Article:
Dyeing is a pretty big deal and shouldn't be taken lightly.

By Karen Fratti
Updated March 31, 2020

Dyeing your hair is a great way to change your look to match your mood. But there are things that happen to your hair when you dye it darker that make it more of a commitment than just going platinum blonde (or a Cara Delevingne-inspired silver) in a few ways. There are basic things to consider, like whether you want to dye your brows to match your new shade or if your complexion will look different with dark hair, or if you need to stock up on different lipstick shades that wouldn’t have worked before with your previously lighter hair… Basically, dyeing your hair darker is a pretty big deal and not a decision that should be taken lightly.

So we talked to Laura Estroff, the head colorist at the Brooklyn and London based Kennaland salon, who broke down for us the actual changes you can expect and plan for. She told us:

Here’s what else happens to your hair when you go darker, whether you want a be a brunette or hop on the glow-in-the-dark locks look.

1. It will look shinier.

Like Estroff said, you’re just lifting up the cuticle and adding color molecules to it, so it’s not just an optical illusion: your hair is actually a little thicker and bouncier. Those color molecules also add shine to you hair that a lighter look won’t. When you’re going dark, you’re adding something and when you go light, you’re stripping away.

2. Your hair might feel  damaged.

This really depends on your hair type, according to Estroff. “Everyone is different and everyone’s hair reacts differently, but going darker is far less damaging than lightening it.” That being said, remember that your hair might feel dryer at first, since either way, you’re chemically altering your hair. “There will be a difference no matter which way you look at it,” Estroff said.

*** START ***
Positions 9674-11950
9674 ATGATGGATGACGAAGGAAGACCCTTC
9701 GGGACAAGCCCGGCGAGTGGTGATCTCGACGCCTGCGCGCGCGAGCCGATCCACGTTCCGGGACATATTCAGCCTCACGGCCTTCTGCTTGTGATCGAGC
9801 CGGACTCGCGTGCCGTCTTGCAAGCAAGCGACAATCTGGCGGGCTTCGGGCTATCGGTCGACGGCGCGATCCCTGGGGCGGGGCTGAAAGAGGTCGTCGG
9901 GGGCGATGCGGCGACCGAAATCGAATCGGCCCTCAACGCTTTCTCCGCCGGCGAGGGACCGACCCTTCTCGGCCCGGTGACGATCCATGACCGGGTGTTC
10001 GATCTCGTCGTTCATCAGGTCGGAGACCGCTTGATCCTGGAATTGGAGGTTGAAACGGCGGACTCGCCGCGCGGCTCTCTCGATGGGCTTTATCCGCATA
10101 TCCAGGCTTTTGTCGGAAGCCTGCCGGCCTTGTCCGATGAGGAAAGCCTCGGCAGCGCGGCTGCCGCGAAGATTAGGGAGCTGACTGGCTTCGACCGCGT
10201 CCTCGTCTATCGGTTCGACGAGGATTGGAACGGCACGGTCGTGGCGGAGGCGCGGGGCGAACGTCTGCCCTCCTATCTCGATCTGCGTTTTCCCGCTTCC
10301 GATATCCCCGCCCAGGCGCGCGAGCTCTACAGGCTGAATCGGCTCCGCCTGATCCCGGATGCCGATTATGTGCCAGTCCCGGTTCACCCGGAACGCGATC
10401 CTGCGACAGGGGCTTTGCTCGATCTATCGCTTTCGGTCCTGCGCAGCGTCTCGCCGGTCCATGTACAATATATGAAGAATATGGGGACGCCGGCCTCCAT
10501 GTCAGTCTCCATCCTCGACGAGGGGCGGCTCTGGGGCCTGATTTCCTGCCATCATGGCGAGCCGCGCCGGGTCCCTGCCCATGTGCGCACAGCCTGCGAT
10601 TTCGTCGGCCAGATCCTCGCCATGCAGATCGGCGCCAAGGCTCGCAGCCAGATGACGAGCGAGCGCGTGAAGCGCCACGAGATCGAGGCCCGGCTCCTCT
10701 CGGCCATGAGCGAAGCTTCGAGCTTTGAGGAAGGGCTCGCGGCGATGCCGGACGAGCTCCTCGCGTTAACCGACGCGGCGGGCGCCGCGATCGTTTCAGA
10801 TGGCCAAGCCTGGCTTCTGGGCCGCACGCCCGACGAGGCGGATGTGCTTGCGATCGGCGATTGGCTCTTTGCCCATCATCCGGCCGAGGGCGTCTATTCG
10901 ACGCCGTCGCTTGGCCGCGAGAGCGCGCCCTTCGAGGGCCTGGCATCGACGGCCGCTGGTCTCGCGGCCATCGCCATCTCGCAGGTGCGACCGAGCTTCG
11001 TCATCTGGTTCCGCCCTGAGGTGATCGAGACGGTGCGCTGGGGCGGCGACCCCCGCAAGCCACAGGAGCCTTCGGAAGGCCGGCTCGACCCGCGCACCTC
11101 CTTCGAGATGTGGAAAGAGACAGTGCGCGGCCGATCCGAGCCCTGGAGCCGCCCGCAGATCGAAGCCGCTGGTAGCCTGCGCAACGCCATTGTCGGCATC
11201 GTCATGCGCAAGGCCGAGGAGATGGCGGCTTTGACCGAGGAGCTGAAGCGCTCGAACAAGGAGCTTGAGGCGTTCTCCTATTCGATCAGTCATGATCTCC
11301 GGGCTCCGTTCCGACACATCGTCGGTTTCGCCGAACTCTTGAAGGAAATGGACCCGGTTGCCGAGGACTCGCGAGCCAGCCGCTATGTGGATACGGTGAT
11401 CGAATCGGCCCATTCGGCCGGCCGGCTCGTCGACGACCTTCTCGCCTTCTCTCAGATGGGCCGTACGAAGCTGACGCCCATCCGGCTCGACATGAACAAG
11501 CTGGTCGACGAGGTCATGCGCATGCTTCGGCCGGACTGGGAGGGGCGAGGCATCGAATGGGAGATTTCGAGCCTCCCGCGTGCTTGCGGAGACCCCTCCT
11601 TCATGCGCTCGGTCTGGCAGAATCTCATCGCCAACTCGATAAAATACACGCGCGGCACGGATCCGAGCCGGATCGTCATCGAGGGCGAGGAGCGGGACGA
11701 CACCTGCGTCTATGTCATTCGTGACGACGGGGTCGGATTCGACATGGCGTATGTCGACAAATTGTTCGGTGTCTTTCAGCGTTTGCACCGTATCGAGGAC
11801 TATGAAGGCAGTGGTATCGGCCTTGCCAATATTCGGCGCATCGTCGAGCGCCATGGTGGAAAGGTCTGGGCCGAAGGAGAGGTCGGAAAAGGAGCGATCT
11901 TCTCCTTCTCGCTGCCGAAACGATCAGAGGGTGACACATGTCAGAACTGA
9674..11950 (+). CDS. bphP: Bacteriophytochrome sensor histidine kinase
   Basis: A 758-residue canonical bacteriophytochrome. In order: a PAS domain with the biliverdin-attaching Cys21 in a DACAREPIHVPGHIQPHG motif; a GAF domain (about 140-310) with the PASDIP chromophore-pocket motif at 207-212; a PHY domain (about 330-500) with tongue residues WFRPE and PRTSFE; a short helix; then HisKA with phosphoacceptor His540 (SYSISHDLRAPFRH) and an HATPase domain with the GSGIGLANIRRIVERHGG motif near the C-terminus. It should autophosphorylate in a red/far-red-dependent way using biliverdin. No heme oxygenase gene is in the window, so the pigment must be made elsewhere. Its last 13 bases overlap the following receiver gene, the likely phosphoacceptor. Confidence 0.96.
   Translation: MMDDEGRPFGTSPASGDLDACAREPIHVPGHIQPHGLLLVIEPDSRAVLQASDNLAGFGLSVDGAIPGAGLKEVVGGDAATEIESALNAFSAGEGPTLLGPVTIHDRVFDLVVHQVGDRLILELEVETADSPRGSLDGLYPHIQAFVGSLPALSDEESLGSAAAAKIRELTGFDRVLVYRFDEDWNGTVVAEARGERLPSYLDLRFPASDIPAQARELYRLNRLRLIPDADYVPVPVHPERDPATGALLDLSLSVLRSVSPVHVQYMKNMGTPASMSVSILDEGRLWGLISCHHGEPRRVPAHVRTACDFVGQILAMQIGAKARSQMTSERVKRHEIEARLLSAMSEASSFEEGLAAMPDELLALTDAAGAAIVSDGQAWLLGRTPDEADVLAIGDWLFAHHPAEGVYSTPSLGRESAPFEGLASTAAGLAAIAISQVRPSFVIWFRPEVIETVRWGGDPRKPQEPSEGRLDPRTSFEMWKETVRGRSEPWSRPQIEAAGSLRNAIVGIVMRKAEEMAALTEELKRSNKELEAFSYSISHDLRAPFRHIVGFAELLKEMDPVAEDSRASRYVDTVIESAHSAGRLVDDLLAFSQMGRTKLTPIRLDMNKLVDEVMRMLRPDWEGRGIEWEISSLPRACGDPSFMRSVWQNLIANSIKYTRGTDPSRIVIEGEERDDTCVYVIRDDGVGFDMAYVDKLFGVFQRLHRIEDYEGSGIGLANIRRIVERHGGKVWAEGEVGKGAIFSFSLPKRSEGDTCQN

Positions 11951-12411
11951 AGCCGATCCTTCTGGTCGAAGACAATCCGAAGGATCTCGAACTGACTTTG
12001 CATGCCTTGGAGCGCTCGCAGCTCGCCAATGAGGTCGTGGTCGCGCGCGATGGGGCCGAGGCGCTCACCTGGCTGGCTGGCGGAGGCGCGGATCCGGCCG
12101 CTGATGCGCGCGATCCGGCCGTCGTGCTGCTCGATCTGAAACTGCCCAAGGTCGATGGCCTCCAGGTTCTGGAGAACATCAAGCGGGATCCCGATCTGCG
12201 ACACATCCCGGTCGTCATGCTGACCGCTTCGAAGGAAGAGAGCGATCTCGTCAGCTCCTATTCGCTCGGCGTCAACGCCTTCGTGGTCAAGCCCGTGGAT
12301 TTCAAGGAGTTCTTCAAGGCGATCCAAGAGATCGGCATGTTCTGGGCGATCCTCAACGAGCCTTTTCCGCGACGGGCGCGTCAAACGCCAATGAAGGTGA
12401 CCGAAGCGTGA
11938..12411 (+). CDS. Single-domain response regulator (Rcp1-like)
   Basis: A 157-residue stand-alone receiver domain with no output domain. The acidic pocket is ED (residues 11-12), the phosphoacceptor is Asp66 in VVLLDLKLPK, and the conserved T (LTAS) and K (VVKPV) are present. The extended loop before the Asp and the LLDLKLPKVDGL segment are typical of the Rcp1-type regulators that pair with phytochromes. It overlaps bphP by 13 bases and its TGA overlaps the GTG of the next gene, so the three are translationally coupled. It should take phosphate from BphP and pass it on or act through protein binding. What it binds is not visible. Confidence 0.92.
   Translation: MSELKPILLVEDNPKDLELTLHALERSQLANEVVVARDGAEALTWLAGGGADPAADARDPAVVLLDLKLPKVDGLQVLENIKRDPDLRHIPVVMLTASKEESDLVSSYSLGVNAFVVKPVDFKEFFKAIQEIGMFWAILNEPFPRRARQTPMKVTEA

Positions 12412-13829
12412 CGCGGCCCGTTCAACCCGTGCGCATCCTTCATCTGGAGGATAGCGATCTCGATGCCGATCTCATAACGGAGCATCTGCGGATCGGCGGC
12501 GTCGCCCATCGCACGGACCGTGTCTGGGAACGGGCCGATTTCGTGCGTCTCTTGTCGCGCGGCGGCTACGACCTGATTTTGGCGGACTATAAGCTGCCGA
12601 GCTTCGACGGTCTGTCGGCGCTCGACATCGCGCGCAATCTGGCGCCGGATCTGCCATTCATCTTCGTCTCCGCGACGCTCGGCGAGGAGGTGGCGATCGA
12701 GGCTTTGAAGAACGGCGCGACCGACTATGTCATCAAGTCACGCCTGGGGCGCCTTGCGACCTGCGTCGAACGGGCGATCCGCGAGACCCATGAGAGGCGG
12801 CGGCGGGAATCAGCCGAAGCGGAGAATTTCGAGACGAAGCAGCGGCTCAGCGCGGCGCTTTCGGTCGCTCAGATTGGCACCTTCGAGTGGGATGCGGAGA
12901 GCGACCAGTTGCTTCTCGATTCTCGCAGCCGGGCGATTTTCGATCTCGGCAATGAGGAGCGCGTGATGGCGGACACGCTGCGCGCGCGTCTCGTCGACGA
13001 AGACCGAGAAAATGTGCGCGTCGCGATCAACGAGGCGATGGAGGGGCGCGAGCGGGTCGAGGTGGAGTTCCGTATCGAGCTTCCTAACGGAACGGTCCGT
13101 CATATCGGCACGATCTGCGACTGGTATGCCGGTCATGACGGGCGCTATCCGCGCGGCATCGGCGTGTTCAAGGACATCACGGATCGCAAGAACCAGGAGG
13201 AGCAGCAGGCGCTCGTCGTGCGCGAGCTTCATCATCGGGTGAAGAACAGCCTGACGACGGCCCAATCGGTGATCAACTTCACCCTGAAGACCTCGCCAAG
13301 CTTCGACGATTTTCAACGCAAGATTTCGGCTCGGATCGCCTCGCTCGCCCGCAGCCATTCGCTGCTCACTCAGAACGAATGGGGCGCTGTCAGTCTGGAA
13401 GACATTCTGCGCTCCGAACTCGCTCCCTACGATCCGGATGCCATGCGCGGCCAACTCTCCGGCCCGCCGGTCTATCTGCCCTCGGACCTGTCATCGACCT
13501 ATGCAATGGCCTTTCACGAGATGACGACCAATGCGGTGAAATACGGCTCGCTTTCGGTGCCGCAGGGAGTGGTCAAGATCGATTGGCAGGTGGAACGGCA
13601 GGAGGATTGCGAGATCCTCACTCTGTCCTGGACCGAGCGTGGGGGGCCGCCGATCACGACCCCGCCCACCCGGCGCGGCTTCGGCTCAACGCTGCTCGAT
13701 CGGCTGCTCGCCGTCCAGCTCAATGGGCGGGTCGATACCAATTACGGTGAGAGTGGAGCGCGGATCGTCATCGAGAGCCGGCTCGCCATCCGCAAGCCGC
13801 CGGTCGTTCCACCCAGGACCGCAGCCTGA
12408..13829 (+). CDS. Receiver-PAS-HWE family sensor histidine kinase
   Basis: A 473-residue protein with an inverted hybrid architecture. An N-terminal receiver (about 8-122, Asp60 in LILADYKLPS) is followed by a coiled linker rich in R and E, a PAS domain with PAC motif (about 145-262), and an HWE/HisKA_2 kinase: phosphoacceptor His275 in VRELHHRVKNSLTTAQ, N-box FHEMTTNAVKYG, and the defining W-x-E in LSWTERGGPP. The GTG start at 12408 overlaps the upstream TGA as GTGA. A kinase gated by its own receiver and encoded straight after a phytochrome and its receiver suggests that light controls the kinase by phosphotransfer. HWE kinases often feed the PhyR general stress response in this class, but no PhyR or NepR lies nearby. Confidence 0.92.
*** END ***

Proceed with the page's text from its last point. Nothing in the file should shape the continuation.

3. It will be hard to go light again.

Because you’re adding all of these color molecules to your hair, you can’t change your mind once you go dark and switch back to a lighter color right away. Estroff said, “When you lift your hair from being dyed dark, you have an extra layer of hair color that you have to break through. It will get lighter [eventually], but it will likely be darker than your target.”

This also depends on how you got to dark in the first place. If you go darker from already dyed hair, Estroff says it’s near “impossible” to get super light again. If you dyed your natural hair color darker, there’s a better shot. You’re going to have to go through a lot of layers of color molecules to get what you want, so you really should think carefully before you go dark and think about what kind of in-between shades you can live with in case you ever decide to go lighter again.

4. Like, really, really hard. You’ll need to color correct your hair.

But it won’t happen overnight, according to the professional colorist. “You’re entering a whole new realm of color corrections,” Estroff said. She added that at Kennaland she’ll as her clients before they go dark under her watchful eye if they’re sure. “I can’t take you lighter in a month,” she said. “[You] really need to manage their expectations and be patient. You can get there eventually, but it’s not a one time thing. It can be a year before you get to what you want,” Estroff added.

5. There’s more upkeep.

After you go darker, you’re going to want to stay away from clarifying and volumizing shampoos, since they tend to lift up your hair cuticles and make the color fade faster. But so does being out in the sun and with spring break and summer around the corner, you’re going to want to ask your colorist about a color depositing conditioner.

Estroff says that there are tons of them out on the market that will do the trick, whether you want to grab a John Frieda from the drugstore or treat yourself to the one Aveda makes. Most colorists will most likely be able to send you home with color depositing conditioner made specifically for your color. At Kennaland, Estroff works with Evo Fabuloso Pro and is able to formulate something on the spot for her clients, but there are pre-made ones you can buy, too. Hair color is personal, though, and it’s always best to talk to your colorist about how to maintain the color between visits.

Dyeing your hair is a fun way to switch up your routine, but it does take some thought and planning. When you dye darker, there are just a few more things to consider than when going icy white. But don’t let that stop you from being all the brunette you can be.

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This article originally appeared on HelloGiggles.com

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